U.S. Should Prosecute 9/11 Suspects In Federal Criminal Courts, Says ACLU

July 12, 2010 12:00 am

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Attorney General Holder Says Decision Faces Continued Delay

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NEW YORK – Attorney General Holder said this weekend on CBS’ Face the Nation that no decision has been made yet about how or where to prosecute the 9/11 suspects. Holder said that several situations have delayed the decision.

While Holder said that the administration is still deciding whether to try the suspects in military commissions or federal criminal courts, he referred to the United States’ “great criminal justice system that has proven effective in these kinds of cases over the years,” and said that excluding the use of the criminal justice system would be “taking away one of the tools that we have.” The American Civil Liberties Union has been calling on the government to shut down the illegitimate military commissions and try the suspects in federal criminal courts that uphold due process and the rule of law.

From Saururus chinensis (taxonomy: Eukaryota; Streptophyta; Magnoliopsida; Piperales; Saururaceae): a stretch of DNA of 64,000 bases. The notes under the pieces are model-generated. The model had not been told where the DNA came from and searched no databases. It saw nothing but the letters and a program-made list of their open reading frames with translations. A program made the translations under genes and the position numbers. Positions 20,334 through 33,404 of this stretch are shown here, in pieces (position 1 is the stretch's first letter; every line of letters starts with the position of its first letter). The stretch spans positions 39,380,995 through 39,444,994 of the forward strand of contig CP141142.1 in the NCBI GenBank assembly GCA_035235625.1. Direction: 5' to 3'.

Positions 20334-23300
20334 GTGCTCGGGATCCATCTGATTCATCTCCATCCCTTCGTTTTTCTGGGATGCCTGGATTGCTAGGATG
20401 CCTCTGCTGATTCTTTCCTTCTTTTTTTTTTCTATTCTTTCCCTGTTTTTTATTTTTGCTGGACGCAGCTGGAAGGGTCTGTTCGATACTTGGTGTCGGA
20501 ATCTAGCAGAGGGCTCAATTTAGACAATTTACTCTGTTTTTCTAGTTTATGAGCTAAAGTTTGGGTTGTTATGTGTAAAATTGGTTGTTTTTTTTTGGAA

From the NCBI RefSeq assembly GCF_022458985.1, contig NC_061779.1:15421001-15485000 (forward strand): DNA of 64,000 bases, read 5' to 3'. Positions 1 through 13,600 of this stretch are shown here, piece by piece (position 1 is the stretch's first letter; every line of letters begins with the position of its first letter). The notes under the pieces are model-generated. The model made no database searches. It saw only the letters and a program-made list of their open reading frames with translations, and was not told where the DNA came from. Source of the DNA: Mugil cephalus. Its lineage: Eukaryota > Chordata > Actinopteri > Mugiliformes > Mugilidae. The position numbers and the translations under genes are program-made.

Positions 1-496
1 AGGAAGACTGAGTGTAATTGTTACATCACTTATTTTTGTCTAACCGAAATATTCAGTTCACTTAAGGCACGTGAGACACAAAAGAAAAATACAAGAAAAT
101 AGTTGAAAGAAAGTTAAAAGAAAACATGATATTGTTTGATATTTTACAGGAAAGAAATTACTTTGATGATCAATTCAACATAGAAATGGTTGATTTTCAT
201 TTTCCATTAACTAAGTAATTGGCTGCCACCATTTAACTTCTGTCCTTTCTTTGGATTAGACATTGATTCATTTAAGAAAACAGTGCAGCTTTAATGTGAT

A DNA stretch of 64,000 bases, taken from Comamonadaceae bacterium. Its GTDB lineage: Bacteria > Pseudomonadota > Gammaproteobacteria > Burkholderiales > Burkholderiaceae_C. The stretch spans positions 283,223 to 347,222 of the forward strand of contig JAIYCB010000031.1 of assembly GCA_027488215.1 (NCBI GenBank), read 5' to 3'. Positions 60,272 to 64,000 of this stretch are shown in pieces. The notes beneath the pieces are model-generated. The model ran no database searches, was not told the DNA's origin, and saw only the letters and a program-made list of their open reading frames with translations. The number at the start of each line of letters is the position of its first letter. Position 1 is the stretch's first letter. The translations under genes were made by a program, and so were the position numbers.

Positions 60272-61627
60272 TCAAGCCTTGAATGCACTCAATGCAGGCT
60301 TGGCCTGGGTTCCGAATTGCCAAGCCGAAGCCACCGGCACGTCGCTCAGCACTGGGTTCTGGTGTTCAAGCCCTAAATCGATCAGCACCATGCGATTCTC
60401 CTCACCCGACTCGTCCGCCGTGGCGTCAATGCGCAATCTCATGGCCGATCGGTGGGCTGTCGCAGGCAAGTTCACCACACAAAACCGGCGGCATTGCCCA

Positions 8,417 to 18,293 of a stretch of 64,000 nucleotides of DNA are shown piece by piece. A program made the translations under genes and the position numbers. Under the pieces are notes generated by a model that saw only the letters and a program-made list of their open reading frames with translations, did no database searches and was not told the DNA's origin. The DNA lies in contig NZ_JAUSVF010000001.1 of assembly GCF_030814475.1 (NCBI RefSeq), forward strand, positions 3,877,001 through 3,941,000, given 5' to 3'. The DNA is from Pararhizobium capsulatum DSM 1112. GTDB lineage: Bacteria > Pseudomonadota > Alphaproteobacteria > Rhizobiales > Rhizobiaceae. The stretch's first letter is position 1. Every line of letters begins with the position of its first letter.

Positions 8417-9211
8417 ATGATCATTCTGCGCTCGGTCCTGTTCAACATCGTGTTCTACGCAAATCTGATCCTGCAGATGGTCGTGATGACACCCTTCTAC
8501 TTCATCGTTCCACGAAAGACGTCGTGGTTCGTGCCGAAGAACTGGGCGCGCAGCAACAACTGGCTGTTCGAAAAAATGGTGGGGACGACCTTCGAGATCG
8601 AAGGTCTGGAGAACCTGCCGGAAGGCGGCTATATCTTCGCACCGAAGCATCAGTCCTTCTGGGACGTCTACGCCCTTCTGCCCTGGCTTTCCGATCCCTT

Holder also restated his support for the federal government’s proposed purchase of Thomson Correctional Facility in Thomson, Illinois to hold many of the Guantánamo detainees. The ACLU, along with many human rights and civil rights organizations, opposes the purchase of the Thomson prison unless Congress bans the practice of indefinite detention without charge or trial at Thomson.

The following can be attributed to Jameel Jaffer, Deputy Legal Director of the ACLU:

“The administration announced last year that the 9/11 defendants would be tried in federal criminal courts. That was a decision made after many months of consideration by the Justice Department, and it was the right decision. The administration should not retreat to the military commissions because of politics. As Attorney General Holder said, federal criminal courts have many years of experience trying complicated terrorism cases and are capable of delivering outcomes we can trust. And unlike the military commissions, they are seen as legitimate and fair, not just inside the United States but around the world. To use the tainted military commissions for the most important terrorism trials in U.S. history would be irresponsible. It would bog the trials down in unnecessary litigation, undermine their legitimacy in the eyes of the world, and delay justice that has already been delayed too long.”

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